This lively, all-day restaurant with the cassoulet, the flatbreads and dips, the lavender lattes, and all of the other Instagram-ready dishes, is about as Vancouver as it gets, a very visual hive of self-conscious energy, of people pretending they're not checking one another out, people taking selfies, or pictures of their food (guilty as charged), and the whole thing is just right. Vancouver expends a great deal of energy trying to create good-looking restaurants that do not always feel essential to the surroundings—here, in this sometimes hyperactive downtown hangout, I know exactly where I am, and I wish to never leave.
Because there are so many good cakes and breads and rolls and sweets packed onto the very long counter at this exceptional Gastown bakery, and because so much of it seems different from the last time you will have come in, and because the nice people behind the counter are always so eager to help, you will perhaps, as I do, feel eternally rushed into making a decision. I have yet to go wrong, so there's that—most recently, I zeroed in on a crème brulee bun, which was exactly what it said it would be, and now I can't stop thinking about crème brulee buns. Beginning life in an industrial park not far from the slopes in Whistler, and now a firm favorite at the heart of Vancouver, too, there are newer bakeries in town, but I really don't care. Note: They have added a shop in Vancouver's Mount Pleasant neighborhood, as well as one in the heart of Whistler Village.
A fast ride from the heart of Vancouver on the Canada Line train, south suburban Richmond is famously home to one of North America's finest Chinatowns. After years of eating my way through the city's various strip malls and indoor malls, dim sum palaces, and one very cool converted donut shop serving Hainan chicken, there are two places I want to return to, again and again, and this simple little BBQ shack buried in a parking garage along No. 3 Road is absolutely one of them. Eric Leung, the actual BBQ master, moved his family to Canada from Hong Kong, back in the early 1990's—his son Anson is now diving headlong into the operation, ensuring that we'll have this place at least for another generation, or at least I hope so. Everybody starts with the pork, but don't miss the duck, or the free-range chicken, and always ask if there are ribs, because sometimes they haven't sold out yet, and that will be your lucky day.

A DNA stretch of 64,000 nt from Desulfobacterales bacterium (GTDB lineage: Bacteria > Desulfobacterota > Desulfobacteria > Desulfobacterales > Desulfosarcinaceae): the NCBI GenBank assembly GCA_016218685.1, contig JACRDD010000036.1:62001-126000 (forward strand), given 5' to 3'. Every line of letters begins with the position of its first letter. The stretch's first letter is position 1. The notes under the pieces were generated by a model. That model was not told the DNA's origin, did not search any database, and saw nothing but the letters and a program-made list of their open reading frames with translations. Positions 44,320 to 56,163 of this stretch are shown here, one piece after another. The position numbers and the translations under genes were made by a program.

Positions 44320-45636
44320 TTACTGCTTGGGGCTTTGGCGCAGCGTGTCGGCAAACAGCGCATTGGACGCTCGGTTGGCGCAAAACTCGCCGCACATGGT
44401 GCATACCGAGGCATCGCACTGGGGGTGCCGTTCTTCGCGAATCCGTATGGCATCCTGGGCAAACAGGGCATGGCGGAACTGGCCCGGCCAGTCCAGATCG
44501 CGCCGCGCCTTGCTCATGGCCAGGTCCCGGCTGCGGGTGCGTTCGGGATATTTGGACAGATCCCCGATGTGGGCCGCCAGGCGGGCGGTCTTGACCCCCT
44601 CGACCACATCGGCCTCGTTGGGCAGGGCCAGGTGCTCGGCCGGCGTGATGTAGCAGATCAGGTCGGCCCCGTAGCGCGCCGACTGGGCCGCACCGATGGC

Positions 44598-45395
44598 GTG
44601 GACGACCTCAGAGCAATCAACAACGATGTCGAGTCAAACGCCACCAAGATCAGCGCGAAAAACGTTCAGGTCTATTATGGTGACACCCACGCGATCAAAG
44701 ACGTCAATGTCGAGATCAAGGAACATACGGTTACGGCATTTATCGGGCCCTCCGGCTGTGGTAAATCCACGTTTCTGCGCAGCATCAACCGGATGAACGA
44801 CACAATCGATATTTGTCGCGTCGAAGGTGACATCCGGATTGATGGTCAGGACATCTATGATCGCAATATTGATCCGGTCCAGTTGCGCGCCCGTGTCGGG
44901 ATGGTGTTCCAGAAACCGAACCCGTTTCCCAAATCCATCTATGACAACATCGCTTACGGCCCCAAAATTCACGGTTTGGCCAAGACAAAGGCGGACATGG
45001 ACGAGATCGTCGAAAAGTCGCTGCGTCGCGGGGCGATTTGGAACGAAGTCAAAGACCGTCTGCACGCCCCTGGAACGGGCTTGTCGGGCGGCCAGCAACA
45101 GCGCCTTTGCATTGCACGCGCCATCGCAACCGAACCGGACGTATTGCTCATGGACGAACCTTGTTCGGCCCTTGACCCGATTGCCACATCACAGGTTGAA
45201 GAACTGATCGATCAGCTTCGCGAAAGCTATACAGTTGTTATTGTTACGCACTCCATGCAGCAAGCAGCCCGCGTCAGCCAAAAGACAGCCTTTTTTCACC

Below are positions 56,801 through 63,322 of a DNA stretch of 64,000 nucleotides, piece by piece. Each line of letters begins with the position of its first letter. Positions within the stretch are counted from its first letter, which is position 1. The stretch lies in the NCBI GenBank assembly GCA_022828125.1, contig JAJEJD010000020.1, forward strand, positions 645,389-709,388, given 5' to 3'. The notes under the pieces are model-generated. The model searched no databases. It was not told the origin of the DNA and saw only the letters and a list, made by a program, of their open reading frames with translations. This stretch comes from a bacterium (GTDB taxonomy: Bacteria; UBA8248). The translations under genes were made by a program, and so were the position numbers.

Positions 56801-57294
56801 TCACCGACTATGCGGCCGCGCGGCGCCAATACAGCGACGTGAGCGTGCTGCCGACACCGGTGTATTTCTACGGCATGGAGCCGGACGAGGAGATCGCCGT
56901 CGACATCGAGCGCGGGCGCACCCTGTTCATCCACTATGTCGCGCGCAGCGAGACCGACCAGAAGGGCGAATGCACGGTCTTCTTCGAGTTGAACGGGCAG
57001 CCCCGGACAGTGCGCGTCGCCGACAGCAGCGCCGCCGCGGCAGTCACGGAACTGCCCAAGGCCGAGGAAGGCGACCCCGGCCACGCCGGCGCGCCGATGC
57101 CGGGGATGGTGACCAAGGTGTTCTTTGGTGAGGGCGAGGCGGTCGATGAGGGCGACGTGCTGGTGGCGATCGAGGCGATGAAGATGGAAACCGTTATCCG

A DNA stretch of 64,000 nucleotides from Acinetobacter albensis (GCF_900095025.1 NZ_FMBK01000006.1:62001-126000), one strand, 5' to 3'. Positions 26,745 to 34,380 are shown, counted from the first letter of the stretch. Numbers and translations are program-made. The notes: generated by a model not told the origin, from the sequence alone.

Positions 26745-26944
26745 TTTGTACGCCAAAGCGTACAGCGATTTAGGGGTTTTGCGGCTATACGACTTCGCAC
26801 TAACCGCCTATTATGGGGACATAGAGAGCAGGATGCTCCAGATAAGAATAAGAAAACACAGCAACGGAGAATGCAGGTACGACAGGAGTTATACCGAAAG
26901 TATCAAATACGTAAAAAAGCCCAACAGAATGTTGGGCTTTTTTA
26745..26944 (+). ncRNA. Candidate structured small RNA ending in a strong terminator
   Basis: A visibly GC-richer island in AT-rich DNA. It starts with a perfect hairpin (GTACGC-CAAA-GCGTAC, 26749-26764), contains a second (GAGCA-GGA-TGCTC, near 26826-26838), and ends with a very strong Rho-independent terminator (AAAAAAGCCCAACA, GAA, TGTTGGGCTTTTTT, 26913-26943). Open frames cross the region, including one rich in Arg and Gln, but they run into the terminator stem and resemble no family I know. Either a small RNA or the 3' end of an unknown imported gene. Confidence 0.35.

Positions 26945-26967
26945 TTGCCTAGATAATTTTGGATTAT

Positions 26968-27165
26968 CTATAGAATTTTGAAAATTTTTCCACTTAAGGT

Salted caramel ice cream is everywhere these days, but if you are interested in living at the height of the genre, the Pacific Northwest will be a fine choice. Here, you will find Molly Moon's, which is in Seattle, which has been doing it longer and better than most. Also, just up the road, so to speak, you have this brash young upstart, at least relatively speaking, where they are doing unbelievably solid work. While Earnest expanded relatively quickly, the quality has not flagged, thank goodness. Since you're here, try the London Fog, a clever homage to the regionally popular hot beverage of the same name—it's an Earl Grey tea latte with steamed milk and vanilla syrup, and it will perk up even the darkest Northwest morning.
You should not need any prodding to spend time in the tamed wilds of Vancouver's Stanley Park, but if it helps, know that afterwards, you will be perfectly placed to take advantage of the cafes and dumpling houses and noodle bars of lower Robson Street, all standing by to refuel you, after a few hours of gulping down fresh air and stuffing your face full of nature. Of a handful of decent ramen shops down this end, Marutama—a direct import from Japan—is perhaps the best. Here, the specialty is a creamy chicken broth ramen, served with, among other things, home made noodles, and aosa, or sea lettuce, renowned for its health properties. There are two other locations in town, but for whatever reason, this one is the best.